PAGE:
The group, which staged a march this morning from Independence Hall to the Federal Reserve at Sixth and Arch Streets, says the Fed’s replacement process is dominated by major financial firms and corporations.
Today, they brought their complaints to the doorsteps of the Pennsylvania attorney general and the School Reform Commission.
Outside the Bellevue, at Broad and Walnut, protesters shouted, “Shame, shame!” at the governor.
Rob Dubow, the mayor’s finance director, argued against raising the city’s “U&O” business tax and in favor of boosting taxes on liquor and cigarettes.
The Pennsylvania public school advocate group “Action United” filed the complaint after, the group said, its analysis of the plan showed that schools slated for closing disproportionately serve African-American, low income, and disabled students.
Comcast’s “Internet Essentials” is restricted to certain low-income families, but cuts the cost of getting online to $9.95/month.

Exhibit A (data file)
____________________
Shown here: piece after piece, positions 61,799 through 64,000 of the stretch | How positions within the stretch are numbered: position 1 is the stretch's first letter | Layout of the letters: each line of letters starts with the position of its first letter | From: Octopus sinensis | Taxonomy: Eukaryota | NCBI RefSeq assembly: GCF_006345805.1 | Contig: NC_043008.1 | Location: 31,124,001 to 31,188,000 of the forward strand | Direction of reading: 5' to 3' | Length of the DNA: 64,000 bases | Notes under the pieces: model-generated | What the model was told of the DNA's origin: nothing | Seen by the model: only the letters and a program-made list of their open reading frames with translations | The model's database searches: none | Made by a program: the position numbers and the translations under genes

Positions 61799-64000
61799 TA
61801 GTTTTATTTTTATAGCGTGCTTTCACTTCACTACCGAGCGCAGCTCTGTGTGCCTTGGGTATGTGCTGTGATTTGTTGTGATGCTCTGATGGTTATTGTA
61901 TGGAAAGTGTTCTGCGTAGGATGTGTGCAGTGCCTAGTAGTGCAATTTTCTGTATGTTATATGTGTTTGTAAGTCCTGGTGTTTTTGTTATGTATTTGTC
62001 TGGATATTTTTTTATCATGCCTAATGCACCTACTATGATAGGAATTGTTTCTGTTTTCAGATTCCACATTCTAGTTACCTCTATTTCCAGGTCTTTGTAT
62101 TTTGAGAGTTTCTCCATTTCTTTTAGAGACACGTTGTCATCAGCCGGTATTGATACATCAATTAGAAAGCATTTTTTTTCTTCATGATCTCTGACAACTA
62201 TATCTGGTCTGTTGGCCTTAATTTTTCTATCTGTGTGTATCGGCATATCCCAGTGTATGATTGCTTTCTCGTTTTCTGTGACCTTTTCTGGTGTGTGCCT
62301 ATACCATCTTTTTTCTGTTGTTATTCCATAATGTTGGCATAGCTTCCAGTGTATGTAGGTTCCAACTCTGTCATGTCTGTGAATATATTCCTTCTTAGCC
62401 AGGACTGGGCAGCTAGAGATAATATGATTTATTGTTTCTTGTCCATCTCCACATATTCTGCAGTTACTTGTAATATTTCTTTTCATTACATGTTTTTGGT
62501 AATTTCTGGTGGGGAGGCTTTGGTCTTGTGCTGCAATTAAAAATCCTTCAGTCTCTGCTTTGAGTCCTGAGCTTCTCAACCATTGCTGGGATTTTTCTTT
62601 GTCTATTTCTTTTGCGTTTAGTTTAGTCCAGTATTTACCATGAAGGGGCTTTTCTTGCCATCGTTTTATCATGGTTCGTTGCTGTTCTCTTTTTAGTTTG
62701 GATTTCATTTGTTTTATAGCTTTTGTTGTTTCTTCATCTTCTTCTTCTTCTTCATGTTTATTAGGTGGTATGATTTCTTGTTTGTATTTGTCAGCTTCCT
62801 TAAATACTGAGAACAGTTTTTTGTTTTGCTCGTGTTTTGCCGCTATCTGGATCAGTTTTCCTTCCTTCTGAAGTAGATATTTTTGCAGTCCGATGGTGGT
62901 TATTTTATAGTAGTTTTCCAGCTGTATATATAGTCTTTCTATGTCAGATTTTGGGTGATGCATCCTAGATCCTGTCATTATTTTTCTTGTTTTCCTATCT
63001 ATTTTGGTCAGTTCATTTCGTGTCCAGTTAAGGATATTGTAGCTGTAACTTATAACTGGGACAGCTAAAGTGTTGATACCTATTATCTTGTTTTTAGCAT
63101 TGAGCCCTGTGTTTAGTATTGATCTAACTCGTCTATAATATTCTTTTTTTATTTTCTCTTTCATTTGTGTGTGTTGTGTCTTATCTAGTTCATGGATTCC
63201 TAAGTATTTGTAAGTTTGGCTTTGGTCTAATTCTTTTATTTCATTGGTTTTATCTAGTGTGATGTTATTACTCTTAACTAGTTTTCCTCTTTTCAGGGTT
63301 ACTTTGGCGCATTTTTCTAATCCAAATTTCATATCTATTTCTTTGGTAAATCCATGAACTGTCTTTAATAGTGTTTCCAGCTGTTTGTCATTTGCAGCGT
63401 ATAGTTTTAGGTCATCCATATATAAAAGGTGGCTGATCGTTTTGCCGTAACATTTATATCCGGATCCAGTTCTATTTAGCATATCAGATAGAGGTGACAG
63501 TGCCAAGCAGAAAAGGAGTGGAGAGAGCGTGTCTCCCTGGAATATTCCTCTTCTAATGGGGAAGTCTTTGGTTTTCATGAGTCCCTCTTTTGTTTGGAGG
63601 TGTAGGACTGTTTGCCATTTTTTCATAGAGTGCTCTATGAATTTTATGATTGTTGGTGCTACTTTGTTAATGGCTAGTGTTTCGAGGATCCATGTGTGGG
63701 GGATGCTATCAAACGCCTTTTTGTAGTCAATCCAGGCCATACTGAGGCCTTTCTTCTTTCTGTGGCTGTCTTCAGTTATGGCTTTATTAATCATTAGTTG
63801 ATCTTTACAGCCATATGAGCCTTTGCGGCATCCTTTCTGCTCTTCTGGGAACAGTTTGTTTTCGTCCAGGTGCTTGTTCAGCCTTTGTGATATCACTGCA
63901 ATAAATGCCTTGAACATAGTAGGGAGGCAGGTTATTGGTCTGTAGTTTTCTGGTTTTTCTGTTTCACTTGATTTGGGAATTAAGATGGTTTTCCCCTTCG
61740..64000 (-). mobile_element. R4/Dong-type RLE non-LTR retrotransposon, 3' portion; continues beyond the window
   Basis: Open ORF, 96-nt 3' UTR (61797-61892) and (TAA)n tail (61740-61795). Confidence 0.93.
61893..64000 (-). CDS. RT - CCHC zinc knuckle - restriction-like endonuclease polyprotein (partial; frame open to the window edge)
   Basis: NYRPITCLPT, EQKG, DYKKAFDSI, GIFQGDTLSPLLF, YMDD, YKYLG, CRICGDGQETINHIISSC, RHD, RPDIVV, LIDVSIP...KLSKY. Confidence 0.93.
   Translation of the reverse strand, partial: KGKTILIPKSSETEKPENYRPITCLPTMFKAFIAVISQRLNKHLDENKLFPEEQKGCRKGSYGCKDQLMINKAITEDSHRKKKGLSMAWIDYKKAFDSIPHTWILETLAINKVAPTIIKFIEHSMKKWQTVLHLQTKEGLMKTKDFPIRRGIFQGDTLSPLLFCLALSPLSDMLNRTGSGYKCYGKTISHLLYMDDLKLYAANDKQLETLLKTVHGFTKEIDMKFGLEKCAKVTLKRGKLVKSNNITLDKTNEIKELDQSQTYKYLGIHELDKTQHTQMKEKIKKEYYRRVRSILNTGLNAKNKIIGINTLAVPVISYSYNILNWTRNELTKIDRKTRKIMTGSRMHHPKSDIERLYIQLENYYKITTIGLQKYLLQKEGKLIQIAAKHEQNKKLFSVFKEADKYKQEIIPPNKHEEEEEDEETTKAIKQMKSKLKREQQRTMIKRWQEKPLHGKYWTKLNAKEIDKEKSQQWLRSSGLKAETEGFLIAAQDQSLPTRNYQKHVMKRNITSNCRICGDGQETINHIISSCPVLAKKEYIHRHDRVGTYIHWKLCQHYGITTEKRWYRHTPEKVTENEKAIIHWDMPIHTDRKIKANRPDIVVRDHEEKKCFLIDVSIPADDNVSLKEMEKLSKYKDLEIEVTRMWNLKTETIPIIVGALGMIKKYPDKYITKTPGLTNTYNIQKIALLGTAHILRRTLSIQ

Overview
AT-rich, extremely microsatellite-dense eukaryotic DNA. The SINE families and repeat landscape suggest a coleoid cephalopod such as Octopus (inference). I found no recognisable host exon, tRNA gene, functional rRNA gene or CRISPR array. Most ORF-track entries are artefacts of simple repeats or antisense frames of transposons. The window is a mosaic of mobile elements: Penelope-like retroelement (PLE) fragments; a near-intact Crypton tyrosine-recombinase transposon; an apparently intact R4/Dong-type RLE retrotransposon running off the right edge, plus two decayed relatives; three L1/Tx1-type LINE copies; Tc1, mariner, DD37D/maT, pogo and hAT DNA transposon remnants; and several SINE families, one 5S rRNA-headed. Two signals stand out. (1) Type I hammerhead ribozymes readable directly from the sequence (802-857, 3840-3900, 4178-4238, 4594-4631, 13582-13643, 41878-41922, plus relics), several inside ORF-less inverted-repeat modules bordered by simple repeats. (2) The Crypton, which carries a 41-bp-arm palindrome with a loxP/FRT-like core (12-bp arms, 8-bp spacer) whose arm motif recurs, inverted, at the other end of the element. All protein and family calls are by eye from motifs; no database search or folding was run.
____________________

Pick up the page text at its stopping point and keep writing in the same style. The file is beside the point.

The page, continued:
Community groups pushing for a new law in Philadelphia that would require most businesses in the city to offer paid sick days to workers urged City Council to move the bill forward.
Critics of Pennsylvania governor Tom Corbett’s new budget plan, released today in Harrisburg, were quick to respond.
Action United says this is not a new problem: that more experienced teachers are opting for schools in the northeast or southwest sections of the city.
A group of Chester residents, upset that they’ve gone for years without a hometown supermarket, has vowed to disrupt things at this weekend’s Philadelphia Union soccer game if they don’t get some action from city officials.
A group fighting urban blight wants to have a meeting with the Philadelphia Housing Authority to determine whether the Carl Greene controversy has been a distraction in tending to boarded-up, vacant homes under PHA control.